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Prevalence of Substance Use Among Racial & Ethnic Subgroups in the U.S.

Chapter 6 Conclusions

This report provides further evidence that substance abuse is a major health problem affecting racial/ethnic subgroups in the United States. Using data on eleven U.S. racial/ethnic subgroups from the combined 1991 through 1993 National Household Surveys on Drug Abuse, the report shows that there are substantial racial/ethnic differences in the prevalence of licit and illicit substance use, alcohol dependence, and need for illicit drug abuse treatment. Relative to the total U.S. household population aged 12 and older, Native Americans, Mexicans, Puerto Ricans, and non-Hispanic blacks have high prevalences of illicit drug use, heavy cigarette use, alcohol dependence, and need for illicit drug abuse treatment, while Asian/Pacific Islanders, Caribbeans, Central Americans, and Cubans have low prevalences. For example, the percentage of individuals aged 12 and older using any illicit drug in the past year equals about 20% among Native Americans, 13% among Mexicans, Puerto Ricans, and non-Hispanic blacks, and 8% or less among Asian/Pacific Islanders, Caribbeans, Central Americans, and Cubans, compared with about 12% in the total NHSDA surveyed population (Table 4.4). The effects of gender, age, and other sociodemographic variables on illicit drug use, heavy cigarette use, alcohol dependence, and need for illicit drug abuse treatment are generally similar across racial/ethnic subgroups. Within each racial/ethnic subgroup, those with the highest prevalences tend to be males, young adults aged 18 to 25, and socioeconomically disadvantaged families and individuals.

This report describes but does not explain racial/ethnic differences in substance use, alcohol dependence, and need for illicit drug abuse treatment. A number of alternative explanations—focusing on such explanatory factors as relative socioeconomic disadvantage, discrimination, and the values and traditions of specific racial/ethnic subgroups—are discussed in the research literature. The detailed analyses of Chapter 5 suggested that measures of socioeconomic disadvantage and other sociodemographic covariates did not fully account for racial/ethnic differences in substance use, because racial/ethnic differences within socioeconomic subclasses are generally similar to racial/ethnic differences in the total surveyed population. Even so, more refined measurements of socioeconomic status and race/ethnicity together with multivariate statistical modeling techniques (see discussion below) might show that the relative degrees of socioeconomic disadvantage of racial/ethnic subgroups account for a large part of racial/ethnic differences in substance use. Unfortunately, the different dimensions of socioeconomic status are difficult to measure finely enough to definitively test the hypothesis of socioeconomic disadvantage. Even a sample as large as that of the combined 1991-1993 NHSDAs might not suffice to model the complex interactions between the dimensions of socioeconomic status and race/ethnicity.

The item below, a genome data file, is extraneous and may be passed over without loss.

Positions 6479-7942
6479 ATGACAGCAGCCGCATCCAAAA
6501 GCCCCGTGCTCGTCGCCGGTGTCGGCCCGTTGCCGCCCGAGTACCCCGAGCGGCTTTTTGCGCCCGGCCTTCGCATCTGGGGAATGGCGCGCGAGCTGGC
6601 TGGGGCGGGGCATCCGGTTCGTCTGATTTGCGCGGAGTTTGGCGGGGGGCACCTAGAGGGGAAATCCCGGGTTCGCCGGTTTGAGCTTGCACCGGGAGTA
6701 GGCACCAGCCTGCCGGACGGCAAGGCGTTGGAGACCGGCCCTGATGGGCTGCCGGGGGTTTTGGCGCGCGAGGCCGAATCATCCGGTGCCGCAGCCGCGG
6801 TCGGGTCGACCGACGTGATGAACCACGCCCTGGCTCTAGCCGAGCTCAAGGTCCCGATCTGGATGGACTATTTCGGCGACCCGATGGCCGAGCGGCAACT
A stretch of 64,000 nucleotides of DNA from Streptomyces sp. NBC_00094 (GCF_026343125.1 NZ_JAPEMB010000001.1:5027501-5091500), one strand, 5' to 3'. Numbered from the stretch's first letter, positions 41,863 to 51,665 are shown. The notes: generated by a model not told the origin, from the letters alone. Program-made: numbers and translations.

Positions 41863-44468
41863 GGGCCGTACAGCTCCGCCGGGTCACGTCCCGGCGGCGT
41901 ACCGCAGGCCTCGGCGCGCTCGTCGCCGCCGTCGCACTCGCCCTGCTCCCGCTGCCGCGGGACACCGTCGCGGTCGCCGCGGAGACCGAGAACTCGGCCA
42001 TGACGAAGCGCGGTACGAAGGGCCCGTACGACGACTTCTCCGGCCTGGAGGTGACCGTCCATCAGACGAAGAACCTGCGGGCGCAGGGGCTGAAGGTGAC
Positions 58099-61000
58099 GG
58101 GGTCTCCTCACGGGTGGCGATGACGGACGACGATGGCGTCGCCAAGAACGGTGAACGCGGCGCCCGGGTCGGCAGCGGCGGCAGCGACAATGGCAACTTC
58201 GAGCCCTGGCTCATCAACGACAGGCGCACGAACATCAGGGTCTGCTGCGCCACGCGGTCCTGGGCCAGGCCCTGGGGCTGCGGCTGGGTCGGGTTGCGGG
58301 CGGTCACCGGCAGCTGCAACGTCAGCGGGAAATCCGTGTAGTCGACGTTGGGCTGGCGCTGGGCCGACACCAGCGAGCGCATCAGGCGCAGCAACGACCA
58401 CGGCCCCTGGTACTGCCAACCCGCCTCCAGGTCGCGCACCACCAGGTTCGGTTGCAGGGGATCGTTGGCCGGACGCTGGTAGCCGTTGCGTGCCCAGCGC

Although the reasons for racial/ethnic differences in substance use and drug-related outcomes are poorly understood, some policy implications of this report's findings seem clear: Decision-makers should be aware of racial/ethnic differences in the prevalence of substance use when decisions are made to allocate resources for substance abuse prevention and treatment. Resources might be effectively targeted to racial/ethnic subgroups that have high prevalences relative to the total U.S. population. Within each racial/ethnic subgroup, prevention and treatment resources might be targeted to those subclasses of individuals and families that tendto have the highest prevalence of substance use. Regardless of racial/ethnic subgroup, individuals residing in the West or in metropolitan areas with populations greater than 1 million, individuals with no health insurance coverage, unemployed individuals, individuals with 9 to 11 years of schooling, and never-married individuals have relatively high prevalences of illicit drug use. Moreover, regardless of racial/ethnic subgroup, adolescents who dropped out of school or who reside in households with fewer than two biological parents have relatively high prevalences of past-year use of cigarettes, alcohol, and illicit drugs. To the extent that the use of English rather than of Spanish in the NHSDA interview gauges acculturation in American society, the results of this report also suggest that relatively acculturated Hispanics, such as those who have lived in the U.S. long enough to become fluent in English, are in greater need of illicit drug abuse prevention and treatment services than less acculturated Hispanics.

The descriptive results presented in this report have value mainly because the large sample size of the combined 1991 through 1993 NHSDAs permits an analysis of behavioral differences among racial/ethnic categories that are more refined than the usual distinction among Hispanics, non-Hispanic whites, non-Hispanic blacks, and others. Yet the advance of research on racial/ethnic differences in substance use will also depend on in-depth epidemiological studies, especially longitudinal or panel surveys and surveys targeting high-risk individuals within specific racial/ethnic categories. Longitudinal studies will be needed to ascertain how racial/ethnic differences affect substance use behavior at each stage of individual and familial life cycles. Surveys of high-risk individuals will be needed to find out how racial/ethnic differences interact with other factors associated with drug use, such as broken families, deviant peer groups, and dropping out of school at an early age.

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This page was last updated on May 19, 2008.